Polymer-guided assembly of inorganic nanoparticles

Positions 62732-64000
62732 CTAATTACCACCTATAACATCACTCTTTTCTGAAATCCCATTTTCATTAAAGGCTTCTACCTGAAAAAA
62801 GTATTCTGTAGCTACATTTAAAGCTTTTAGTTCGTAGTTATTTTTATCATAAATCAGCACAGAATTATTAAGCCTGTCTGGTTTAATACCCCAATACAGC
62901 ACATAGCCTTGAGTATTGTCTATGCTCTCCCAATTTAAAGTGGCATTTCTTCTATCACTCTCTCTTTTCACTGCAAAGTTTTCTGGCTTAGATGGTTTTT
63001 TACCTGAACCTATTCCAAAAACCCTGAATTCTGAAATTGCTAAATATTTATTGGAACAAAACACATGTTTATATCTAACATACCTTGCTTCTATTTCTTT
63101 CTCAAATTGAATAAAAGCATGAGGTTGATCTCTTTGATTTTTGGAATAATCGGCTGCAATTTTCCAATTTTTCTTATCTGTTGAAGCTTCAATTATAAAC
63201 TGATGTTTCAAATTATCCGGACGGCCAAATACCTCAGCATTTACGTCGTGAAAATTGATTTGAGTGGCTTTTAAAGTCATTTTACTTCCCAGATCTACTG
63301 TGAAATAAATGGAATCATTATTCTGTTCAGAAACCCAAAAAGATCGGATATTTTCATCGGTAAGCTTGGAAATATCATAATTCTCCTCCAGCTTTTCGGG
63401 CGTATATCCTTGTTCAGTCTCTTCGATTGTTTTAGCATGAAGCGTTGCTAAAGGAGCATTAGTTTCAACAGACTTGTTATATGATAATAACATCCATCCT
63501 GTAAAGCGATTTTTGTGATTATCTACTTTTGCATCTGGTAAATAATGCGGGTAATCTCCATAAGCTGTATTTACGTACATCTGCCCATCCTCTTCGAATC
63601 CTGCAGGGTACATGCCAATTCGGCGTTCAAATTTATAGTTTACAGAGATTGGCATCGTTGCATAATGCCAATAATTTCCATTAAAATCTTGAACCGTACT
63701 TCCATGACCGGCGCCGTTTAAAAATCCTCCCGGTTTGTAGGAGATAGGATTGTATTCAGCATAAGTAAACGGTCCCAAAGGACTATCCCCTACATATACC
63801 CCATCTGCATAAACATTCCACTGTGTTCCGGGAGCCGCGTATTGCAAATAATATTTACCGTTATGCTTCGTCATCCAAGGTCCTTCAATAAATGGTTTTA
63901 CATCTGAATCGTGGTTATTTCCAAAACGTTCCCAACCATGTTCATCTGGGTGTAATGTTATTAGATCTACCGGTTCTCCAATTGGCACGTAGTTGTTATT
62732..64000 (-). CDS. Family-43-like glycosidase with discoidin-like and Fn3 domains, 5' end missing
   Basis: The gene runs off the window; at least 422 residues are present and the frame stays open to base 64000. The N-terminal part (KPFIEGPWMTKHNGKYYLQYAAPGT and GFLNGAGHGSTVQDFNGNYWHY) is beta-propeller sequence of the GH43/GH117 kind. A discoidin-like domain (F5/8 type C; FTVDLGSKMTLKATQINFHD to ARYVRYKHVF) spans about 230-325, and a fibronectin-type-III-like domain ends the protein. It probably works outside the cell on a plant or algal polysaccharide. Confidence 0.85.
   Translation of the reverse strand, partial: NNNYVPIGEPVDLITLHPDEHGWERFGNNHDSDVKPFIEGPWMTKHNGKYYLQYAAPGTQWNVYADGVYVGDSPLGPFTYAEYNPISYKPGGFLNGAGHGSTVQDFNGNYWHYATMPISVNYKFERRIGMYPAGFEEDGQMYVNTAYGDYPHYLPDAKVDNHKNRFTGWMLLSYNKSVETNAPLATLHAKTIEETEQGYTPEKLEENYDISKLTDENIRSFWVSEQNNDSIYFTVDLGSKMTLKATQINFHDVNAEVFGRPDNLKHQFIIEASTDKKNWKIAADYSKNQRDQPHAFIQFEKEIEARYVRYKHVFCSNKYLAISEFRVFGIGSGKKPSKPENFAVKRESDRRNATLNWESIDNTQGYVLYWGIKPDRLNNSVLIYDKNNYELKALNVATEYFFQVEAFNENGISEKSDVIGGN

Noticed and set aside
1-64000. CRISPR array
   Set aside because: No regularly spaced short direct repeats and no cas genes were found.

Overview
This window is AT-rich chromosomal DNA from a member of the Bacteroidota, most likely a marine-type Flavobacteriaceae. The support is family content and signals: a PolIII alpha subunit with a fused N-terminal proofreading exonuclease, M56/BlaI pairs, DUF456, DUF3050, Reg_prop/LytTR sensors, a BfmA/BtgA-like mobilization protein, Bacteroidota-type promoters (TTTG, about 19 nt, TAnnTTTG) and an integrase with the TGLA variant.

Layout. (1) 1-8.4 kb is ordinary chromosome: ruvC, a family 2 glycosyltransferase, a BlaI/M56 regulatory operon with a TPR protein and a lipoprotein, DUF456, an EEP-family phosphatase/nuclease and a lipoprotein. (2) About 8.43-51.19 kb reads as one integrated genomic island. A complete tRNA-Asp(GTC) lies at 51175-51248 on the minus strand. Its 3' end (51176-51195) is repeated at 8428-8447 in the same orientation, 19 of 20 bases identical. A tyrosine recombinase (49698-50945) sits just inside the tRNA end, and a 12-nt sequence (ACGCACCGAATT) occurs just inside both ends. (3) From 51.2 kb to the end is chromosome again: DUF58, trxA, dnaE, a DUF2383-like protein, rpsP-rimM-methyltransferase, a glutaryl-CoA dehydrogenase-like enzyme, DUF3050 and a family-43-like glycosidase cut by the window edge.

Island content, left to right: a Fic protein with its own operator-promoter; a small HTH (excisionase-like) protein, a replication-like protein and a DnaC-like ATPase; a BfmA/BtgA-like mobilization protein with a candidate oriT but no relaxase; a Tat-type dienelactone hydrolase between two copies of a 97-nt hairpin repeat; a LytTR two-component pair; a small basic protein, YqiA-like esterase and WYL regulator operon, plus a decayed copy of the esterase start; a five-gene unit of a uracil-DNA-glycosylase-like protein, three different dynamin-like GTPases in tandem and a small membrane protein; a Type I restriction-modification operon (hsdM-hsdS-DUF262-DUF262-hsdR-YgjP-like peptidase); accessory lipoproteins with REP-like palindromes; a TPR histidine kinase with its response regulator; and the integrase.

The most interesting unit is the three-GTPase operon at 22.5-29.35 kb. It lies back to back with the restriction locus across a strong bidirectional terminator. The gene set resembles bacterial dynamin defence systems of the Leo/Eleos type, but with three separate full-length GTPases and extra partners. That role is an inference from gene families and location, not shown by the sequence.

The self-assembly of inorganic nanoparticles is of great importance in realizing their enormous potentials for broad applications due to the advanced collective properties of nanoparticle ensembles. Various molecular ligands (e.g., small molecules, DNAs, proteins, and polymers) have been used to assist the organization of inorganic nanoparticles into functional structures at different hierarchical levels. Among others, polymers are particularly attractive for use in nanoparticle assembly, because of the complex architectures and rich functionalities of assembled structures enabled by polymers. Polymer-guided assembly of nanoparticles has emerged as a powerful route to fabricate functional materials with desired mechanical, optical, electronic or magnetic properties for a broad range of applications such as sensing, nanomedicine, catalysis, energy storage/conversion, data storage, electronics and photonics. In this review article, we summarize recent advances in the polymer-guided self-assembly of inorganic nanoparticles in both bulk thin films and solution, with an emphasis on the role of polymers in the assembly process and functions of resulting nanostructures. Precise control over the location/arrangement, interparticle interaction, and packing of inorganic nanoparticles at various scales are highlighted.